• The truth about the 'Precursor' corpse is finally revealed in the series finale "The Beginning". During the final battle at Titan, Olivia is killed when a splinter ray accidentally splinters the upper half of her body to the year 894 in the Himalayas. The upper half of her corpse becomes the Precursor that Leland Goines acquires and Markridge's scientists use to develop the virus. It had been previously revealed that Olivia's body contained a dormant strain of the virus - thus making the virus its own origin.
    • In "The Keys", Cole calls Cassandra while he's in Chechnya, attempting to intercept the virus during a CIA operation there. He tells her that a week from now, she and Aaron will meet an earlier version of him and will provide him with information about the CIA operation. This call leads to Cassandra and Aaron approaching the CIA, thus getting first-hand information about the operation in Chechnya which they are, a week later, able to pass on to the earlier Cole, causing him to travel back to the time of the operation and leading him to make that initial phone call.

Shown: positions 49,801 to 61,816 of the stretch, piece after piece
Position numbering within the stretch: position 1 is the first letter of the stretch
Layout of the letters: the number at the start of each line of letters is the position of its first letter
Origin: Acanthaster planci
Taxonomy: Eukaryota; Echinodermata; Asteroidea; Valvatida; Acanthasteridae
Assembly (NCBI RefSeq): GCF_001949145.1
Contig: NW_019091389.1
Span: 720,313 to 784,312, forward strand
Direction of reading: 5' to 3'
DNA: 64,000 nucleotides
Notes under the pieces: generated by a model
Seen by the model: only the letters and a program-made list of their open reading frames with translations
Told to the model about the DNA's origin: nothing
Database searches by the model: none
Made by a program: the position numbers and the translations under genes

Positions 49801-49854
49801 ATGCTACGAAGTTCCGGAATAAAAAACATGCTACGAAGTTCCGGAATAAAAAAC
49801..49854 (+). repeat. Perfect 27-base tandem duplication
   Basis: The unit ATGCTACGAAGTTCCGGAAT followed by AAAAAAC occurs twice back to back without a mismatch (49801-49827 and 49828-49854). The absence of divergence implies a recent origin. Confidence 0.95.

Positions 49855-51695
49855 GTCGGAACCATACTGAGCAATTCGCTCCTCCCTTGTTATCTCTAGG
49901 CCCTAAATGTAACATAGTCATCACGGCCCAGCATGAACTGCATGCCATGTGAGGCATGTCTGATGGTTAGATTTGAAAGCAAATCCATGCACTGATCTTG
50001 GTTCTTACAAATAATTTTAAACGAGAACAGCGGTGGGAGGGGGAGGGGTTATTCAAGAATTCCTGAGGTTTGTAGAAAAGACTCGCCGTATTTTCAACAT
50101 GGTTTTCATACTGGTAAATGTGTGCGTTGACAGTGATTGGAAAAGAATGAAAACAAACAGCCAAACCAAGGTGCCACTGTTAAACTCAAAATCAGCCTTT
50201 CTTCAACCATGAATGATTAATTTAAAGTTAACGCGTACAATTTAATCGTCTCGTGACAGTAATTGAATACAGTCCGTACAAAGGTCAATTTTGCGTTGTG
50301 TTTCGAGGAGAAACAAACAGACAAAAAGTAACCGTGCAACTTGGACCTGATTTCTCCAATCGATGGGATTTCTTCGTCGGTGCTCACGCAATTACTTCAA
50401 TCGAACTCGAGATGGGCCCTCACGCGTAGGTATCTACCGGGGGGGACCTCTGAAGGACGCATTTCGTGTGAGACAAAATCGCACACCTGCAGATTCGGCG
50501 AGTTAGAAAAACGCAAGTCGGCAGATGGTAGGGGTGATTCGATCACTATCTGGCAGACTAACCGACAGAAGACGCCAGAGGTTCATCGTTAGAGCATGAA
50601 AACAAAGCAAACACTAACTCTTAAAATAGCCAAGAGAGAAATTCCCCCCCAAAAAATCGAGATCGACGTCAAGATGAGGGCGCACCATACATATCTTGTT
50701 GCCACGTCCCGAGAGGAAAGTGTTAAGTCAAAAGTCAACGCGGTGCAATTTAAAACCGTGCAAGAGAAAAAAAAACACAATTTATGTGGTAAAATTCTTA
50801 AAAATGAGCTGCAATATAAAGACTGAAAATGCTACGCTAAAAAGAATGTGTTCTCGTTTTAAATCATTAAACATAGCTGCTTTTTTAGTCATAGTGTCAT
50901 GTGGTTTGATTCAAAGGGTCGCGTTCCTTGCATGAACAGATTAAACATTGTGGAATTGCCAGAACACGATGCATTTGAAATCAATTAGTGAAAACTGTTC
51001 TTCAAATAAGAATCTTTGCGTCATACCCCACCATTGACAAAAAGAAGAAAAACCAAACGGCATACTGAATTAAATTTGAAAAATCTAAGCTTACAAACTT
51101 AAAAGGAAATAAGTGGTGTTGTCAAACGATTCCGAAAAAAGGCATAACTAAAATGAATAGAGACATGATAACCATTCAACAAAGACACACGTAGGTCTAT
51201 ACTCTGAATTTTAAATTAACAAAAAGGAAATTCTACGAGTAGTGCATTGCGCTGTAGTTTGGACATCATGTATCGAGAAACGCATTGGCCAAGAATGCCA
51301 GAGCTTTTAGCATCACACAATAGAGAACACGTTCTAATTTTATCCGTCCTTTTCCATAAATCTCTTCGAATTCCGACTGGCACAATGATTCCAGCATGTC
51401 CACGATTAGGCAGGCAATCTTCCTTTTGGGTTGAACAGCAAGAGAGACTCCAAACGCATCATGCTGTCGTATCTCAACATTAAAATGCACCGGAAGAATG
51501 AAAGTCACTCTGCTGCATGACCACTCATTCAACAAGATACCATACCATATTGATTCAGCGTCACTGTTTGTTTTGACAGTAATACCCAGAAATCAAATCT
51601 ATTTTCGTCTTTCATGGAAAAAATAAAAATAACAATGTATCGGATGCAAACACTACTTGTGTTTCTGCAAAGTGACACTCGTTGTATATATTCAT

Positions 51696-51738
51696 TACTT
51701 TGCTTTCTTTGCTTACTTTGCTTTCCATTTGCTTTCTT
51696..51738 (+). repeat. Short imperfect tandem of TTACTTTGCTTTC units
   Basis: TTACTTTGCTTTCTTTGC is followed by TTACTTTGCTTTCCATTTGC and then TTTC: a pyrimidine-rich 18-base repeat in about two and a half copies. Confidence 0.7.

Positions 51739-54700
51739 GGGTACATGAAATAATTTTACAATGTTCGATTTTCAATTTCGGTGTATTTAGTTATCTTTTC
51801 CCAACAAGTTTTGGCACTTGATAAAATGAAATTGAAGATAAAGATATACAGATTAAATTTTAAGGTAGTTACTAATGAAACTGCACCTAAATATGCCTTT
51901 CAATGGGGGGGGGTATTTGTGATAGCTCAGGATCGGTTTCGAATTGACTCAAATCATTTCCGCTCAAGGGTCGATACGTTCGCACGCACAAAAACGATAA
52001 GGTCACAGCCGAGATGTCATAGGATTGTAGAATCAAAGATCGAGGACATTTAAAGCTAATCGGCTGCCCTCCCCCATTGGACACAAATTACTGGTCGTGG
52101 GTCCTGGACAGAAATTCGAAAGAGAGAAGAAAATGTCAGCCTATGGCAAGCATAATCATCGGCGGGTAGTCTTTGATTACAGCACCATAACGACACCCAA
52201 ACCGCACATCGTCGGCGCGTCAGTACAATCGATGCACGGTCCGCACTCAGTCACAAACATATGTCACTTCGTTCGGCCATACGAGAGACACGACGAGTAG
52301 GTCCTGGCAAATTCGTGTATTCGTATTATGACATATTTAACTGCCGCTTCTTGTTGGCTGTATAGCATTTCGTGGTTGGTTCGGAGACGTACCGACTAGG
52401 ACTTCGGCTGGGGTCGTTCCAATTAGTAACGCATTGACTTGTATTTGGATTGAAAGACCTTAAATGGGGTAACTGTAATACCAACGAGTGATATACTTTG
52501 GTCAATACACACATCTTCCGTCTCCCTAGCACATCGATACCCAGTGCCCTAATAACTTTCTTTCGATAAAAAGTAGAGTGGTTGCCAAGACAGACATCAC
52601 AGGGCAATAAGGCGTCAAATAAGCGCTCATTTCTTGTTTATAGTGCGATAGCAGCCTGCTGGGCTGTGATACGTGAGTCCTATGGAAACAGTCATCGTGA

• In "Shonin", we learn that the entire sequence of events leading up to the release of the plague, and beyond, is one big causality loop. The Witness, the seeming architect of the conspiracy, appears to be Ramse, who has traveled from the future to ensure that the plague is released and the history he remembers unfolds. Though the Season 1 finale ends with the reveal that Ramse is not The Witness, but a key player instead. The other members of the Army of the Twelve Monkeys are also strongly implied to be time-travelers from the post-apocalyptic future, creating the history responsible for their existence. The Army orchestrated all the events of the previous episodes, to ensure that Cole's actions in the 2014-15 'period of interference' occur exactly the way Ramse knows they did, as they are essential towards ensuring the realization of the post-apocalyptic future.